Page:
Tuesday, January 3, 2017
Stocks rose sharply on Tuesday, the first trading day of 2017, as stronger-than-expected data out of China and the U.S. and rising oil prices lifted investor sentiment.
The S&P 500 gained 1 percent, with energy rising more than 1.5 percent to lead advancers. The Nasdaq composite also advanced around 1 percent.
“Traders likely woke up this morning a bit surprised. Most portfolio managers likely surmised that last week’s sell-off marked the start of a modest pullback for the broader indices that would dominate the early part of 2017 as institutions normalize their risk and many investors clip profits in an effort to defer capital gains,” said Jeremy Klein, chief market strategist at FBN Securities.
The Dow Jones industrial average gained about 160 points, with Goldman Sachs contributing the most gains.
“That puts again into question the Dow reaching 20,000. I’m not suggesting we’ll get there today, but with Brent near $60 and WTI around $55, that should be a cushion for the [stock] market,” said Peter Cardillo, chief market economist at First Standard Financial. “The first couple of days of the year set the direction for the market. I don’t see anything interfering here. I think enthusiasm is still there.”
The Dow failed to break above 20,000, a key psychological level, before 2016 ended, as U.S. stocks closed the year with a three-day losing streak.
In U.S. economic news, the final read on December IHS Markit manufacturing PMI came in at 54.3, hitting a 21-month high. A number above 50 signals expansion, while a number below 50 shows contraction. The ISM manufacturing index read for December, meanwhile, came in at 54.7, above November’s read of 53.2. and construction spending hit its highest level in more than 10 years in November.
“We’re seeing the exact opposite of what happened last year, in terms of investing and sentiment,” said Adam Sarhan, CEO at 50 Park Investments. “The macro picture is improving and the stock market is forecasting better economic data and stronger earnings. That bodes well for Main Street and Wall Street.”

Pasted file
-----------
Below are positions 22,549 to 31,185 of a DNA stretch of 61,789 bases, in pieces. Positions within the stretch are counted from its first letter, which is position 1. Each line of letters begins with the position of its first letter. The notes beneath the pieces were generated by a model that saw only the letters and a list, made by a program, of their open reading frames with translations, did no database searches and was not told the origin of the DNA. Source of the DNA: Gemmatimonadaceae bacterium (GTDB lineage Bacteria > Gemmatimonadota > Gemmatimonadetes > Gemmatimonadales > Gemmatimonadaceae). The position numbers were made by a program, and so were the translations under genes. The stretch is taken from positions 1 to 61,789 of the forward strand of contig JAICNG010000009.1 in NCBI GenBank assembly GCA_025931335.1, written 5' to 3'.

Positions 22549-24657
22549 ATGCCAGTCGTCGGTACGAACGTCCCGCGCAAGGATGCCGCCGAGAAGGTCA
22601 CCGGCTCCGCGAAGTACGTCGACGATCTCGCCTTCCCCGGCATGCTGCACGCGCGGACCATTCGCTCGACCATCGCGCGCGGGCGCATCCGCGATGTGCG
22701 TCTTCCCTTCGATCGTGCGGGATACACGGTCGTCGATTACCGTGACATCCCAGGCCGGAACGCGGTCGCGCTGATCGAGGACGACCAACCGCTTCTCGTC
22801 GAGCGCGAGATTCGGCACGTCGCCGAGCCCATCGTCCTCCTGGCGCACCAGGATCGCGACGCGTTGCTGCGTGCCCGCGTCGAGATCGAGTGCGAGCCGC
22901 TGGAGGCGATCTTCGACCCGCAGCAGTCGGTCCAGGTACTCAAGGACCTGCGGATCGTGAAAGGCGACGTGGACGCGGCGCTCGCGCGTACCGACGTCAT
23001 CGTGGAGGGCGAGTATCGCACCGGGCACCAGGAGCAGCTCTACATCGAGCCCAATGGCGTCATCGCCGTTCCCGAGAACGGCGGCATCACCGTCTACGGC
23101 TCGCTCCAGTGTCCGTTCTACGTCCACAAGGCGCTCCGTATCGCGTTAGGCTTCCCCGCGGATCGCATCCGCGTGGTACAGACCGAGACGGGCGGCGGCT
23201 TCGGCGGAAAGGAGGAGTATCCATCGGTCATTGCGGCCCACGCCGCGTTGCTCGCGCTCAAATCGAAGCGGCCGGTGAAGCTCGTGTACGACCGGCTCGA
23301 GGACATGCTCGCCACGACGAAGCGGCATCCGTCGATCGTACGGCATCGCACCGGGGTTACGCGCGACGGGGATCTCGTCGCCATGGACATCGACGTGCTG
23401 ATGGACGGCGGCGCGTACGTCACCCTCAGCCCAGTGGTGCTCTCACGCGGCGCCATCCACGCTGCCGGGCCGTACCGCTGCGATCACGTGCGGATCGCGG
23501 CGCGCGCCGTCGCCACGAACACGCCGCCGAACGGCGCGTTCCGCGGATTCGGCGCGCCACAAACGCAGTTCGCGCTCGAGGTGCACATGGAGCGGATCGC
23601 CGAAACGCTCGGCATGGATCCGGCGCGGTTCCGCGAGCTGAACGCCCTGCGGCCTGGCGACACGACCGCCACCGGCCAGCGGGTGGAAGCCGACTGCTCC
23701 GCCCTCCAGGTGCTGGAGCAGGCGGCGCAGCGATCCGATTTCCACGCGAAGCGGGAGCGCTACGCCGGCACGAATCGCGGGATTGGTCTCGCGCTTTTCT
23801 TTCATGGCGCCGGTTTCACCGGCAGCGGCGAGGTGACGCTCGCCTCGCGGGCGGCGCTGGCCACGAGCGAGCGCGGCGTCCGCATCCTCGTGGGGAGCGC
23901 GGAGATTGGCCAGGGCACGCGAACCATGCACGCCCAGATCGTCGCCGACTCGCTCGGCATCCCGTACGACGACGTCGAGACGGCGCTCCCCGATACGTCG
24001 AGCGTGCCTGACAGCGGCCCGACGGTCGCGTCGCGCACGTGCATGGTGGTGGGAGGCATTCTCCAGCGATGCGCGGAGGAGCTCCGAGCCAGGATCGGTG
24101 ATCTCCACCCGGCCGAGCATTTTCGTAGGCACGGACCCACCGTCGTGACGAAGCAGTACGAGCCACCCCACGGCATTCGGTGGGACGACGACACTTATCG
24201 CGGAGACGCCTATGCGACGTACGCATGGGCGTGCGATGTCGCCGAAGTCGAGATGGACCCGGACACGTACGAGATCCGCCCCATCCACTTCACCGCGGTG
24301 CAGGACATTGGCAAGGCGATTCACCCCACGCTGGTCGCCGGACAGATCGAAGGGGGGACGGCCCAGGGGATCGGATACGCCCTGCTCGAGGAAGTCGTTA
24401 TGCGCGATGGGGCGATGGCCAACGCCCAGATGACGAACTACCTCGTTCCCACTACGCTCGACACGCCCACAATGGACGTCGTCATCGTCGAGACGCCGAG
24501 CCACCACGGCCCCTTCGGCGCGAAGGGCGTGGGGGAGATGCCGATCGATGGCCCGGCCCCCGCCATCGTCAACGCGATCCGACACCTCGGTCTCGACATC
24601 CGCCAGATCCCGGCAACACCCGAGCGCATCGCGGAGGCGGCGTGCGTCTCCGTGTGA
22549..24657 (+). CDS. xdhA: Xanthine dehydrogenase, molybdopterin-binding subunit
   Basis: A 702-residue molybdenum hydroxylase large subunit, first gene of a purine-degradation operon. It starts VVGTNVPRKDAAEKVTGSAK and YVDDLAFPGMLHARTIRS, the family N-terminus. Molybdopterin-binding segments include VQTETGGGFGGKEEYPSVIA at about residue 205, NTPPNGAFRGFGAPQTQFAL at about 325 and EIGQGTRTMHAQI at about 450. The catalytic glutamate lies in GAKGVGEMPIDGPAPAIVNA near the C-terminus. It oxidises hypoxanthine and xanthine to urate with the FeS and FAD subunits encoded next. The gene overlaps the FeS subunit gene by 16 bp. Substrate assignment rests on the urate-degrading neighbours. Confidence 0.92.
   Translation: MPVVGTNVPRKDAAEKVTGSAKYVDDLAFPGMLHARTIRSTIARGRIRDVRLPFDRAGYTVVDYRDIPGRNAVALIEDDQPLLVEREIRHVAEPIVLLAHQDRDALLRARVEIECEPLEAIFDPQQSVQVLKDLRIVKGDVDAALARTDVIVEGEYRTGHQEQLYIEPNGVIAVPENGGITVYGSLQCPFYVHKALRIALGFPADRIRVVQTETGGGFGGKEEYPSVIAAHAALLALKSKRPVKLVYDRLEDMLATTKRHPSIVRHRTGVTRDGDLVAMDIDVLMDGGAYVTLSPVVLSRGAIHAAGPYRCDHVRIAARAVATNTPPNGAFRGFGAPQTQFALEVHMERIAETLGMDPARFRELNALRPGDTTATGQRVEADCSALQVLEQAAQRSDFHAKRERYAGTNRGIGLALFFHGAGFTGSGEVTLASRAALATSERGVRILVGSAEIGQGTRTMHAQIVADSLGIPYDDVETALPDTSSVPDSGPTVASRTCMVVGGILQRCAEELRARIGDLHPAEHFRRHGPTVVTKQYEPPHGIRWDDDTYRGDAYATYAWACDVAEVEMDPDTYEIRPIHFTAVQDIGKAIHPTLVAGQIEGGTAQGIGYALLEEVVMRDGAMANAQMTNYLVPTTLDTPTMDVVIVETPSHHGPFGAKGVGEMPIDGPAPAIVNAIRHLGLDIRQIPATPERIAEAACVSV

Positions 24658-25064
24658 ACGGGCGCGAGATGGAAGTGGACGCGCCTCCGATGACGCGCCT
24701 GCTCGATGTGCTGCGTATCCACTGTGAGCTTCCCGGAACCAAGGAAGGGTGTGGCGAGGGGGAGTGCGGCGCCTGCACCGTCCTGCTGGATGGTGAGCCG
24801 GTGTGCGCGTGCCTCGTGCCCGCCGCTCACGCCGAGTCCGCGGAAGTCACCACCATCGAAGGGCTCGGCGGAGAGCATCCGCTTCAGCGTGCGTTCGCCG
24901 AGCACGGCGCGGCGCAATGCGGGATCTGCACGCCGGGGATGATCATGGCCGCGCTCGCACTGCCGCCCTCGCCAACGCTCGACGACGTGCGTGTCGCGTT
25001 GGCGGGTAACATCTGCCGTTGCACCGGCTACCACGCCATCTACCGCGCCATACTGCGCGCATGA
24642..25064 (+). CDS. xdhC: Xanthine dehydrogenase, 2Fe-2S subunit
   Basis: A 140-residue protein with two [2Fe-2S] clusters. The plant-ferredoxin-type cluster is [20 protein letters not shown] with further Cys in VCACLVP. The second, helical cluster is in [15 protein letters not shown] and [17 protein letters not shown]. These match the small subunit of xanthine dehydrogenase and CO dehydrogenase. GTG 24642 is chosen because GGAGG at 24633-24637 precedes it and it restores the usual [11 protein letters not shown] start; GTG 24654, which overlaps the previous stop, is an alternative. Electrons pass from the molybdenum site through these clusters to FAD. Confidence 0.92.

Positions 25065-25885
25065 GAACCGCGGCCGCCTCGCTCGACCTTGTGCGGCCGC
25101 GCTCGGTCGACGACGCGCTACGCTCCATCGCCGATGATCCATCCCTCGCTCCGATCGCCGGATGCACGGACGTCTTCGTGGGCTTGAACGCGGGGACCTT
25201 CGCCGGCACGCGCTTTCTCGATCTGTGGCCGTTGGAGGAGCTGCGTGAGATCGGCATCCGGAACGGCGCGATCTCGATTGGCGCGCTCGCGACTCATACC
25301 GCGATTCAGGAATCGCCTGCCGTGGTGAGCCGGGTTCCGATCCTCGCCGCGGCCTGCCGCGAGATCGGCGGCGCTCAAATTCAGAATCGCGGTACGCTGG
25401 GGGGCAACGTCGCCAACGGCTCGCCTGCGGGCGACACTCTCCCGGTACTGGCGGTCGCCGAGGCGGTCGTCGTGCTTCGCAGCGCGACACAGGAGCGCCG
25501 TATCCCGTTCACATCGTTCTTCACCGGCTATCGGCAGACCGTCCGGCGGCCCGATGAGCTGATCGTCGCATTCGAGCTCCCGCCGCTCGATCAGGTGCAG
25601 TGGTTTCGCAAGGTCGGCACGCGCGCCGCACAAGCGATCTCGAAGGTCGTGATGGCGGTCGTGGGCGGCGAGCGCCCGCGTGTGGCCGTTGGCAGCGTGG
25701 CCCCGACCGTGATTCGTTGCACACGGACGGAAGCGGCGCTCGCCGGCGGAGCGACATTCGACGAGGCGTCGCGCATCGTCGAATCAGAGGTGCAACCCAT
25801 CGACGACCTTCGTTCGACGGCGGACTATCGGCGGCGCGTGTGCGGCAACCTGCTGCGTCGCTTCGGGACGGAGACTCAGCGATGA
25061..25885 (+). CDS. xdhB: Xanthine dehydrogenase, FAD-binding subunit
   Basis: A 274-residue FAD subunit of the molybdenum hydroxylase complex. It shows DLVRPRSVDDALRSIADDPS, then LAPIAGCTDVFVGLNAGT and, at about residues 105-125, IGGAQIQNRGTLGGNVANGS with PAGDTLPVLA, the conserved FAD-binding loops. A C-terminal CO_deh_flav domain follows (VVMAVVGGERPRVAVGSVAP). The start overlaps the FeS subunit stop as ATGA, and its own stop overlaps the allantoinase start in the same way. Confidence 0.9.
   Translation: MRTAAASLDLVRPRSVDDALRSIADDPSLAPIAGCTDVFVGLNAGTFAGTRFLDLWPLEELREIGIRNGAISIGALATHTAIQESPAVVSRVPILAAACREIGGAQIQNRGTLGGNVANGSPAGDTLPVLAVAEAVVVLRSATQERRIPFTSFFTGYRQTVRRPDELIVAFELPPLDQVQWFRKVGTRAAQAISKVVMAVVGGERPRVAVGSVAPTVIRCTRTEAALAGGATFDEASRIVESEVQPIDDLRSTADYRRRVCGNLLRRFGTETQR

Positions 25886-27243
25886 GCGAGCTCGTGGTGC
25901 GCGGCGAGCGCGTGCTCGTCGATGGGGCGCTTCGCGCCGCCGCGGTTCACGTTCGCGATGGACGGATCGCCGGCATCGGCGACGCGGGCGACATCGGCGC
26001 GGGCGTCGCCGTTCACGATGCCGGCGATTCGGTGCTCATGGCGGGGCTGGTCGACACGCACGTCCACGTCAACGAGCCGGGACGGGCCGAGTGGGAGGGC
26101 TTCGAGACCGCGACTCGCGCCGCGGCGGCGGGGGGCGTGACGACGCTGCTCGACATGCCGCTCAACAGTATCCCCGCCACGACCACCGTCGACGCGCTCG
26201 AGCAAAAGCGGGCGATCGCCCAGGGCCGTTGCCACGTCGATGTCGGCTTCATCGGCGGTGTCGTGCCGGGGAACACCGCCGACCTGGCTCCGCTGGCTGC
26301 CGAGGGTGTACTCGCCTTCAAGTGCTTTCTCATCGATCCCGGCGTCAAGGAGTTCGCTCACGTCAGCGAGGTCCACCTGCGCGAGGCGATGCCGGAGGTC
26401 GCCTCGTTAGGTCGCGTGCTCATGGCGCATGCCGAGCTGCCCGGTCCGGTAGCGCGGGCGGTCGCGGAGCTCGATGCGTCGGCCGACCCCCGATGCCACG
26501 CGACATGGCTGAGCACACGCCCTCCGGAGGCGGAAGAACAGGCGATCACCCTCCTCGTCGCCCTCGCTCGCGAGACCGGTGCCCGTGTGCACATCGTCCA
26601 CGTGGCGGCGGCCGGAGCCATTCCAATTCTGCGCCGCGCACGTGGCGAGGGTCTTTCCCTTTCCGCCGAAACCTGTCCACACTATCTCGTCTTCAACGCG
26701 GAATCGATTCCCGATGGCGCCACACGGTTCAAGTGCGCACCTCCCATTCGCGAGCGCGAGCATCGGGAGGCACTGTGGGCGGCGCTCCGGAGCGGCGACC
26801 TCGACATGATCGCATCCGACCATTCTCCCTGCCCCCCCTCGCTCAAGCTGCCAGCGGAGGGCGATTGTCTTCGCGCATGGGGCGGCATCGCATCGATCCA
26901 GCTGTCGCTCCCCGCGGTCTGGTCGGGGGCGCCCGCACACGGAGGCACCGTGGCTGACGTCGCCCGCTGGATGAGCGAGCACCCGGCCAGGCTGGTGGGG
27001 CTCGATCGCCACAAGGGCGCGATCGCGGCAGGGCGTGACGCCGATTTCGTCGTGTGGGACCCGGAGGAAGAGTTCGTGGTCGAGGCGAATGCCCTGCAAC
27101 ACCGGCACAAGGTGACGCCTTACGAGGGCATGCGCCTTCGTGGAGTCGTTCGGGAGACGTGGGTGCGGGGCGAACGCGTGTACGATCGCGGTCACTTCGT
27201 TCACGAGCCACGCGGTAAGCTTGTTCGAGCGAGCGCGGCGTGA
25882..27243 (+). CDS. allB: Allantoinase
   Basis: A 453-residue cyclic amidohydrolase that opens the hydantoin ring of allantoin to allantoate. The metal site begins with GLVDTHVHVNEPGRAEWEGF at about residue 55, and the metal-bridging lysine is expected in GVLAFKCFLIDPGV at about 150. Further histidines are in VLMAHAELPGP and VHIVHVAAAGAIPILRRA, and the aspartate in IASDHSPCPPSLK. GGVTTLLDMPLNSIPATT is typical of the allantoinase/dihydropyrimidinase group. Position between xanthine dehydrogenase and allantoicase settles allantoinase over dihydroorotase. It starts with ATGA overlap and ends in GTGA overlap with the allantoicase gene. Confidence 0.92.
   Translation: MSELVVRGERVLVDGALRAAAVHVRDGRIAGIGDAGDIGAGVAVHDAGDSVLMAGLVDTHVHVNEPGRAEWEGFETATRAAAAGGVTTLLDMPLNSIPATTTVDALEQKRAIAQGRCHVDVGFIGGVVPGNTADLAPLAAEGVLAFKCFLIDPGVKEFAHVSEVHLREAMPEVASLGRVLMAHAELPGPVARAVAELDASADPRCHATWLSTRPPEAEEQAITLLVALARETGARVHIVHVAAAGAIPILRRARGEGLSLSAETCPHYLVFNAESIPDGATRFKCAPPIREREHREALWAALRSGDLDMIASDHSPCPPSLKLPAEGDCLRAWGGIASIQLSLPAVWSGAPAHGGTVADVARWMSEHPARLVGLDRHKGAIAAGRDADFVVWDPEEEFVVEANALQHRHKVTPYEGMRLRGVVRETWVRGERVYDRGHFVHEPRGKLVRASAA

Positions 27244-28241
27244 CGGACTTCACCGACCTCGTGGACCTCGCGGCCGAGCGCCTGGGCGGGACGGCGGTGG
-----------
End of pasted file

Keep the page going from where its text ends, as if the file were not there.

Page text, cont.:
Overseas, China’s Caixin Manufacturing Purchasing Managers’ index (PMI) rose to 51.9, compared with 50.9 in November and beating forecasts for 50.7, on the back of increased demand. A reading above 50 represents expansion in a sector, whereas a reading below 50 represents contraction.
Chinese equities closed higher on the back of the data and of crude’s spike, with the Shanghai composite rising 1.04 percent. European equities also rose, with the Stoxx 600 Europe index advancing around 1.1 percent.
Crude prices, meanwhile, hit 18-month highs amid hopes that a deal struck between OPEC and non-OPEC countries to cut production will reduce excess supply. As of 10:31 a.m. ET, U.S. oil prices were up 2.12 percent at $54.88 per barrel.
“With prices already rushing to 18 month highs during trading on Tuesday one can see how the expectations of a production cut continues to provide a lifeline to the commodity,” Lukman Otunuga, research analyst at FXTM, said in a note. “While the current gains in oil are undeniably impressive, gains are at risk of being limited if any complications or delays arise from the proposed cut deal.”
In corporate news, President-elect Donald Trump attacked General Motors in a tweet, claiming the auto giant is making a Chevy Cruze model in Mexico and then sending them to U.S. dealers tax free. GM later responded by saying that most of its Cruze models are in fact built in the U.S.
U.S. Treasurys fell on Tuesday, with the benchmark 10-year note yields rising to 2.507 percent and the short-term two-year note yield trading at 1.25 percent. The U.S. dollar rose more than 1 percent against a basket of currencies, with the euro trading near $1.036 and the yen around 118.4.
— CNBC’s Aza Wee Sile contributed to this report.
On tap this week:
Monthly vehicle sales
2 p.m. FOMC minutes
8:15 a.m. ADP employment
8:30 a.m. Initial claims
9:45 a.m. Services PMI
10 a.m. ISM nonmanufacturing
8:30 a.m. Employment
8:30 a.m. International trade
10 a.m. Factory orders
11:15 a.m. Chicago Fed President Charles Evans
1:00 p.m. Richmond Fed President Jeffrey Lacker
3:30 p.m. Dallas Fed President Robert Kaplan
11:15 a.m. Federal Reserve Governor Jerome Powell at AEA annual meeting
11:15 a.m. Minneapolis Fed President Neel Kashkari at AEA